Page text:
Ablaze! is back! Is this a zine… or a revolution?

For the first time in 22 years, there is a new edition of Ablaze! fanzine on the streets. Ablaze! 11 is a 60 page A4 full colour extravaganza packed full of interviews with Sleaford Mods, Kate Nash, Peaches, Viv Albertine, Dismemberment Plan, Laetitia Sadier, Katie Harkin (Sky Larkin, Sleater-Kinney), Slum of Legs, Esper Scout and Cowtown. It also includes features on the entire recorded output of Jeffrey Lewis, DIY versus austerity, riot grrrl and spirituality, indie music in India, behind the scenes at Norman Records, record reviews, book reviews, and live reviews of Kate Bush, Joanna Gruesome, Sleater-Kinney, The Three Johns and Duran Duran. And it’s available at anti-austerity prices!

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Ablaze! fanzine was originally published in Manchester and Leeds in the 80s and 90s. It grew from a scrappy cut-and-paste A5 zine into a beast of a magazine, dominating Britain’s zine scene with brattiness and derring-do. The Ablaze! story can be read in The City Is Ablaze!, a book that could have been subtitled The Art Of Upsetting Popstars.

And now it’s back!!

Issue 11 is on sale now and includes interviews with Sleaford Mods, Kate Nash, Viv Albertine, Dismemberment Plan, Laetitia Sadier, Peaches, Katie Harkin (Sky Larkin, Sleater Kinney), Slum of Legs, Esper Scout, Trepàt and Cowtown.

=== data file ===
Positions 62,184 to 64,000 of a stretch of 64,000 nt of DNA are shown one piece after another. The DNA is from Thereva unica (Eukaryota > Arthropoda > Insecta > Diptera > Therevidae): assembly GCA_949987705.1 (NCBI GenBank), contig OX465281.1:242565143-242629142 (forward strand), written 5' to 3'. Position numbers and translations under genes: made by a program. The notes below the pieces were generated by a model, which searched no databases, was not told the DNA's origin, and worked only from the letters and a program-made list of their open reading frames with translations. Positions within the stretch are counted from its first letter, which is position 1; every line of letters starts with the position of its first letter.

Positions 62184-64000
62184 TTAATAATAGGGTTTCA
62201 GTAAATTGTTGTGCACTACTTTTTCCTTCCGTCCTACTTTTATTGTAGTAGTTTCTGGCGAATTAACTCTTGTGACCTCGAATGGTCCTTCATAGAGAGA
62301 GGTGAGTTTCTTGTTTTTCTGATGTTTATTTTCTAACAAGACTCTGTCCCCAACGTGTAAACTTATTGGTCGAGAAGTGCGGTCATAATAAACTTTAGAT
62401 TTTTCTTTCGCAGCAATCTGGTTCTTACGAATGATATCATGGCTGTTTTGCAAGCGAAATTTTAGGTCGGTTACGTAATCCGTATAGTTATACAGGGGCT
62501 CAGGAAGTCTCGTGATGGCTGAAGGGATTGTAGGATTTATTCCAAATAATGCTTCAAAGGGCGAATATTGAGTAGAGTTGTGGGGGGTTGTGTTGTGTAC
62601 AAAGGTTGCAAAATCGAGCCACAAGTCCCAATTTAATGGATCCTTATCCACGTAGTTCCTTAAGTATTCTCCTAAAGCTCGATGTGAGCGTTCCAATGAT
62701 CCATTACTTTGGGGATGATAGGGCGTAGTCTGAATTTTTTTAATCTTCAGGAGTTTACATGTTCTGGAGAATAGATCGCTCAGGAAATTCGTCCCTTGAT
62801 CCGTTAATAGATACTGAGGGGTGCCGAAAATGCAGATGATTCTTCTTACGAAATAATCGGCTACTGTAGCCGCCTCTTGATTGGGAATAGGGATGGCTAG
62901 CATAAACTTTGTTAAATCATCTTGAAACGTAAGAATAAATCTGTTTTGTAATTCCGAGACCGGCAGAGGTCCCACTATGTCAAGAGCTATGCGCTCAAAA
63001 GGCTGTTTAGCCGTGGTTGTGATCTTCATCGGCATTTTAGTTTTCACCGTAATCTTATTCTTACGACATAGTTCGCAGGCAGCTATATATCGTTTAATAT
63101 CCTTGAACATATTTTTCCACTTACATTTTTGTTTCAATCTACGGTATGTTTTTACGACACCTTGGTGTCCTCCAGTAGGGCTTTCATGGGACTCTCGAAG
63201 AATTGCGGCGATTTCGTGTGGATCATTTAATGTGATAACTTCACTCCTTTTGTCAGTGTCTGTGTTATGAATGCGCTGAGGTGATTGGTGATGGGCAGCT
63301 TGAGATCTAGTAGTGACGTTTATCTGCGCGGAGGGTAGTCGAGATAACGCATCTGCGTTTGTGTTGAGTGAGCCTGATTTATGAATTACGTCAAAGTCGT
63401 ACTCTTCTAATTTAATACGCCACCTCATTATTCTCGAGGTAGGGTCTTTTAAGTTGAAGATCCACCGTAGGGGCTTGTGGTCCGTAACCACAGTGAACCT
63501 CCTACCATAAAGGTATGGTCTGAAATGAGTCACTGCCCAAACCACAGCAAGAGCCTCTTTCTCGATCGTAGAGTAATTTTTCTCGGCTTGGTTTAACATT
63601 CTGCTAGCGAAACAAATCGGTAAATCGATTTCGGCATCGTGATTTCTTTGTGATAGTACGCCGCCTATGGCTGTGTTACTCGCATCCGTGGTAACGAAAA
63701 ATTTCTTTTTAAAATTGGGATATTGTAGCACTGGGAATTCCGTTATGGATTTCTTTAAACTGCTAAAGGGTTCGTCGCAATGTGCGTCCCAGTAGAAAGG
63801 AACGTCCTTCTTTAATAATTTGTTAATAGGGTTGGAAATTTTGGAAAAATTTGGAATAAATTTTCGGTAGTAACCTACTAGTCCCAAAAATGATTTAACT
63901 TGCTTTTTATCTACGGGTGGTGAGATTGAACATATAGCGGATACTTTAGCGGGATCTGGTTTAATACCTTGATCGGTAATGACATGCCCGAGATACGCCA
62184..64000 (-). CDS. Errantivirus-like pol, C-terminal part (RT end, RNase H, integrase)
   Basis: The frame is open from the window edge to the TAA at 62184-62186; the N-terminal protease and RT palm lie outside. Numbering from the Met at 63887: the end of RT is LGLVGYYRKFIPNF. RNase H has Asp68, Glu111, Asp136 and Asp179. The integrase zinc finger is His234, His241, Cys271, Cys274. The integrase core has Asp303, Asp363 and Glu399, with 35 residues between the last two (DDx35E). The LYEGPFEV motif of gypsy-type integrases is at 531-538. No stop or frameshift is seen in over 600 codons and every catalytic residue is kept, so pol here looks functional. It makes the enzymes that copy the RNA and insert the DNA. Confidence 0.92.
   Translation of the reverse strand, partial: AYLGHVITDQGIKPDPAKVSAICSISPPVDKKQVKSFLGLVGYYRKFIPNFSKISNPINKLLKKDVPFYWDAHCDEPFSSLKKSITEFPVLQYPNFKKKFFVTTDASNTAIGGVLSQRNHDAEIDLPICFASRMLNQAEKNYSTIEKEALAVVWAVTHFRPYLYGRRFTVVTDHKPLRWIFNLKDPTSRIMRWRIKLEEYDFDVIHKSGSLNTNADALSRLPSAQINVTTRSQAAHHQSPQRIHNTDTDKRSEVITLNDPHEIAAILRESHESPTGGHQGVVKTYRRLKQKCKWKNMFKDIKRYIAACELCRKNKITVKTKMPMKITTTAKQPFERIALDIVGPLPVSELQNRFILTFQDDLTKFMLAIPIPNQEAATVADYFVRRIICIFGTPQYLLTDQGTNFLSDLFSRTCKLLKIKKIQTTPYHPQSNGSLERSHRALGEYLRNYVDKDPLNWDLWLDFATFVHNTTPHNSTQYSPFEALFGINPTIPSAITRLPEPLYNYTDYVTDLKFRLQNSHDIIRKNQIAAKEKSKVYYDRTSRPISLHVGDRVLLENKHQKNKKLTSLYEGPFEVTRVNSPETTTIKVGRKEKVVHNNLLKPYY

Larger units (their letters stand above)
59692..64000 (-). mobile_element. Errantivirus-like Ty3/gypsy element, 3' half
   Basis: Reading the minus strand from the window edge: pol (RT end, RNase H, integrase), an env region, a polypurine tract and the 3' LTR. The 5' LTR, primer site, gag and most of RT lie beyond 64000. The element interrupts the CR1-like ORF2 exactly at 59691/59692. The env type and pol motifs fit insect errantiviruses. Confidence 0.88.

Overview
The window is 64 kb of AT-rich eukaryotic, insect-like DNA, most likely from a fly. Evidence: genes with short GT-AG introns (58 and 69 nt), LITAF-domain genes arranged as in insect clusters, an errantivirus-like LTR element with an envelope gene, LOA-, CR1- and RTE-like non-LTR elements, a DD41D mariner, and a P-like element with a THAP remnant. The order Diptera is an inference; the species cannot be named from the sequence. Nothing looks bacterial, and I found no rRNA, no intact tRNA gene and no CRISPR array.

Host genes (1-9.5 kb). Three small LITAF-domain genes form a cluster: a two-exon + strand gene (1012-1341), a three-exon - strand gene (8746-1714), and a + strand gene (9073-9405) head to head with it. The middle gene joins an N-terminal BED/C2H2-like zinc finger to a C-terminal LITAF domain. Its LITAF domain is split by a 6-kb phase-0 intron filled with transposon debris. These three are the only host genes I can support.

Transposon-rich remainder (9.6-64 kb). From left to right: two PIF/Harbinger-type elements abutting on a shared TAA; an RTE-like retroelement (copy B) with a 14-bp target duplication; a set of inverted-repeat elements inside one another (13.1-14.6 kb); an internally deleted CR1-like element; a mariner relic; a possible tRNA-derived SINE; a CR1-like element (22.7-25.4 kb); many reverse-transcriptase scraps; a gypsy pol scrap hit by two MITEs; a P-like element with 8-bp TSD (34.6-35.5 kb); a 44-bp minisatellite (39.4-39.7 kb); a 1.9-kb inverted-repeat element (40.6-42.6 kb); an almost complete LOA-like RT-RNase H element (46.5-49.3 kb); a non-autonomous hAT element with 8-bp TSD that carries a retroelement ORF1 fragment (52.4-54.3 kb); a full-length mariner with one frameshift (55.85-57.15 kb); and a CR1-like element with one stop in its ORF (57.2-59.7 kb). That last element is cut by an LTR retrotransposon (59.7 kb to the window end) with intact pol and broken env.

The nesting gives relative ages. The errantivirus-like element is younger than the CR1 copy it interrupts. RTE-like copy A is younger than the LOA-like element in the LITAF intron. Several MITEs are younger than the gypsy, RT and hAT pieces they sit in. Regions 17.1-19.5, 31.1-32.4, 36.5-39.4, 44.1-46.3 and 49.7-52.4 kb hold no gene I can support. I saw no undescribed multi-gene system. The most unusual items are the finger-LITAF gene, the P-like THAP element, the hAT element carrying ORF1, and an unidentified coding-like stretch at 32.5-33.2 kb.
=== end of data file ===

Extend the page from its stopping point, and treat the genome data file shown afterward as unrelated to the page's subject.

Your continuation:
This 60 page A4 full colour extravaganza also includes features on riot grrrl and spirituality, indie music in India, DIY versus austerity, behind the scenes at Norman Records, record reviews and a new section – book reviews.

The live review section includes Kate Bush, Duran Duran, Sleater Kinney, Joanna Gruesome and The Three Johns.

This edition has an anti-austerity theme running throughout, and it’s reflected in our concessionary price for the magazine, selling at just £3 on this site for people who are on low wages or who are unwaged.

Immediate reactions to the zine tend to be around the high quality of the paper, the amazingness of the artwork, and the fact that it has a spine! It’s been likened to a book, and more specifically to an urban novel.

“I just wanted to say how much I enjoyed reading it and how much so many of the articles resonated with me, especially as a woman working in mainly male-dominated industries (music, journalism, digital). I found the whole ‘zine really liberating but also validating to read as well as entertaining and interesting. Really refreshing to read words like this about music, but also to hear open conversations about women and creativity.” – Sarah Lay, Louder Than War magazine